12. (1) The health needs of all eligible people within New Zealand; (2) the particular health needs of Maori and Pacific peoples; (3) the availability and suitability of existing drugs, therapeutic medical devices and related products and related things; (4) the clinical benefits and risks of pharmaceuticals; (5) the cost effectiveness of meeting health needs by funding pharmaceuticals rather than using other publicly funded health and disability support services; (5) the budgetary impact of any changes to the Pharmaceutical Schedule; (6) the direct cost to health service users; (7) the Government’s priorities for health funding, as set out in any objectives notified by the Crown to PHARMAC, or in PHARMAC’s Funding Agreement, or elsewhere; and (8) such other criteria as PHARMAC thinks fit.


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Author contributions

Bonny Parkinson and Adam Elshaug contributed to the conception and developed the structure of the paper. The initial systematic review was conducted by Moni Choudhury. All co-authors contributed to the acquisition of information about the policy situation in their respective countries. Bonny Parkinson was responsible for compiling each country’s contribution to the paper. All co-authors contributed towards drafting and revising the intellectual content of the manuscript, and approved the final version for publication. Associate Professor Adam Elshaug is the guarantor for the overall content.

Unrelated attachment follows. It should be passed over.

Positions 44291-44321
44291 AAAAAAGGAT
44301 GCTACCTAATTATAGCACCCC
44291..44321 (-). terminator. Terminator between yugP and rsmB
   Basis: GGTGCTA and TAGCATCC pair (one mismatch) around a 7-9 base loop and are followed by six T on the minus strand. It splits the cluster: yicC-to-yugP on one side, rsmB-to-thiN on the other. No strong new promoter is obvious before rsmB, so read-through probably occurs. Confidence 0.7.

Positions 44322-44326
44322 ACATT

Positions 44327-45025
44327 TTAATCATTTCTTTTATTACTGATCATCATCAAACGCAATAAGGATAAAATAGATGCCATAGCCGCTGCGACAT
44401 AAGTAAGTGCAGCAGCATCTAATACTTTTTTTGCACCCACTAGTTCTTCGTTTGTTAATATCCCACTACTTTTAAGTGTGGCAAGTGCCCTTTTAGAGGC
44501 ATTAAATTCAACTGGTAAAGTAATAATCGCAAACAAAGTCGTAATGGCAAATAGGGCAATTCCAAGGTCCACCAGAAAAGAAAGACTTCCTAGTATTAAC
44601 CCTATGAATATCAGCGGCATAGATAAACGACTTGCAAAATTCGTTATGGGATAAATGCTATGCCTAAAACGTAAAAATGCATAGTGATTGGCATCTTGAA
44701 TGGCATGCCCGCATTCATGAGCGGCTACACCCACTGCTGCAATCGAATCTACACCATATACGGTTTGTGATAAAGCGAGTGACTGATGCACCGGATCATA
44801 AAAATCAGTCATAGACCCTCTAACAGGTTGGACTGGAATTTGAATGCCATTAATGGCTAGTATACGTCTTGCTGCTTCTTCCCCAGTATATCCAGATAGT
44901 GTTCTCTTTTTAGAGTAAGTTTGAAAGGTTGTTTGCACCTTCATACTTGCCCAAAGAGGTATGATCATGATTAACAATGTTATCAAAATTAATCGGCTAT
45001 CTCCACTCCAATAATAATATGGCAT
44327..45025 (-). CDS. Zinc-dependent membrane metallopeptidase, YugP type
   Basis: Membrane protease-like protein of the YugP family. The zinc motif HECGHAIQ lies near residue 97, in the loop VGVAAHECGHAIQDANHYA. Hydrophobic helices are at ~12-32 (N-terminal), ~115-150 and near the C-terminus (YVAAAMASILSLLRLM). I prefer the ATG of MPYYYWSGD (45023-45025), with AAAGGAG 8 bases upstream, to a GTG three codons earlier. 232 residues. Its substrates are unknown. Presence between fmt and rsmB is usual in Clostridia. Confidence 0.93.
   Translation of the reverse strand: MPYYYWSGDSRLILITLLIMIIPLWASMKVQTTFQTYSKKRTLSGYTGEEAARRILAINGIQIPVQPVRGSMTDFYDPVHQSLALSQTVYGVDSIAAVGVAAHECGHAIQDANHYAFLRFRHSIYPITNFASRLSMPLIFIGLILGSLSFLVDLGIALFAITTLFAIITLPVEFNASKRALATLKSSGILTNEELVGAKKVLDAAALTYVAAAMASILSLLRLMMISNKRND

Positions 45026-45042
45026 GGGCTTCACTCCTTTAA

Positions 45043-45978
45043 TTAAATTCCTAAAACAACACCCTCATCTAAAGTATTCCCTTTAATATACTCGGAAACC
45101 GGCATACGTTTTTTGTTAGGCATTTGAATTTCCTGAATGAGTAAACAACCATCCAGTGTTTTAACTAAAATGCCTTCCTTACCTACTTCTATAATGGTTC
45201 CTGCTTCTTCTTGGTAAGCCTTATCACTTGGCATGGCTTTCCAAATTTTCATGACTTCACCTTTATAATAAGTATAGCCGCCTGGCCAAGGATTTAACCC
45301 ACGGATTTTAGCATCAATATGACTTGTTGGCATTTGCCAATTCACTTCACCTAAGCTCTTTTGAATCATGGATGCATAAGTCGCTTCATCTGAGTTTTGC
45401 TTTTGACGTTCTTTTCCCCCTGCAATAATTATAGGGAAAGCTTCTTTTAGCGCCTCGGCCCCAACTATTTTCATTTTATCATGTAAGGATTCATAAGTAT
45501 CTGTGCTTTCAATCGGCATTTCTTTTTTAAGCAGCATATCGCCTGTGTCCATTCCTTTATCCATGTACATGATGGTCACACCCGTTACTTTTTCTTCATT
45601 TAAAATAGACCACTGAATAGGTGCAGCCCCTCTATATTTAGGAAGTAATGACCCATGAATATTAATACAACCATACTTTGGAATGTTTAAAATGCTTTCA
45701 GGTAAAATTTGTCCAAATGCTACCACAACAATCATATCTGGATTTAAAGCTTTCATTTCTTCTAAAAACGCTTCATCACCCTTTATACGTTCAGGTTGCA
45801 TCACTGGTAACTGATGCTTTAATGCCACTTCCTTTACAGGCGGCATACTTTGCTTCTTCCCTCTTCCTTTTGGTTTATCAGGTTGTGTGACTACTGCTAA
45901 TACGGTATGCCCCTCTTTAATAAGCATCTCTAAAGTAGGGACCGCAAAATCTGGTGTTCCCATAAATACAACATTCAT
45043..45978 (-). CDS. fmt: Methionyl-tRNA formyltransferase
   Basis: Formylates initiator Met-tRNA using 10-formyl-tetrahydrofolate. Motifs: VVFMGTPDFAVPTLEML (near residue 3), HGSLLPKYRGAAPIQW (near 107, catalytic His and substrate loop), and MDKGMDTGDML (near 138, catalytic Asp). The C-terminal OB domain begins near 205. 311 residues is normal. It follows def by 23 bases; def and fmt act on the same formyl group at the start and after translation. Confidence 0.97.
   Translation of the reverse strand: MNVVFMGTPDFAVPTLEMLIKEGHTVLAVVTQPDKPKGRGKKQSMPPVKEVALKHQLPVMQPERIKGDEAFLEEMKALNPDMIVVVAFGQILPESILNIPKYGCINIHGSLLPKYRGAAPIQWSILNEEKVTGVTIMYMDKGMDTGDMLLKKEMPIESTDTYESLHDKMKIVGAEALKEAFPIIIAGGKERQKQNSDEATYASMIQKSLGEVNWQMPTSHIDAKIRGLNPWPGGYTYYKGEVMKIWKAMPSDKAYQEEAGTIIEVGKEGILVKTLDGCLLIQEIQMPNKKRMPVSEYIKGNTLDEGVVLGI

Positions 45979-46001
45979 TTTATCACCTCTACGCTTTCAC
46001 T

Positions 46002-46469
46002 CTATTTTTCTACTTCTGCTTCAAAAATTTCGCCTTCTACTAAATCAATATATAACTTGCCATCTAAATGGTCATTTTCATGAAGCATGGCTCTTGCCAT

We are indebted to the anonymous reviewers whose comments greatly improved this paper. An astute summary observation made by reviewer two has been adapted and included in the conclusion section. We acknowledge this input and thank him/her for allowing its inclusion.

Compliance and ethical standards

Funding Statement: This research was funded in part by an Australian National Health and Medical Research Council (NHMRC) Capacity Building Grant (ID 571926) and an NHMRC Centre of Research Excellence in Medicines and Ageing Grant (ID 1060407). Associate Professor Elshaug is supported by the HCF Research Foundation as the HCF Research Foundation Principal Research Fellow, and holds an Australian NHMRC Sidney Sax Fellowship (ID 627061). Associate Professor Sallie-Anne Pearson is a Cancer Institute New South Wales Career Development Fellow (ID 12/CDF/2-25) and an Australian Health Policy Research Fellow. Dr Fiona Clement is supported by a Harkness/Canadian Foundation for Healthcare Improvement in Health Care Policy and Practice fellowship.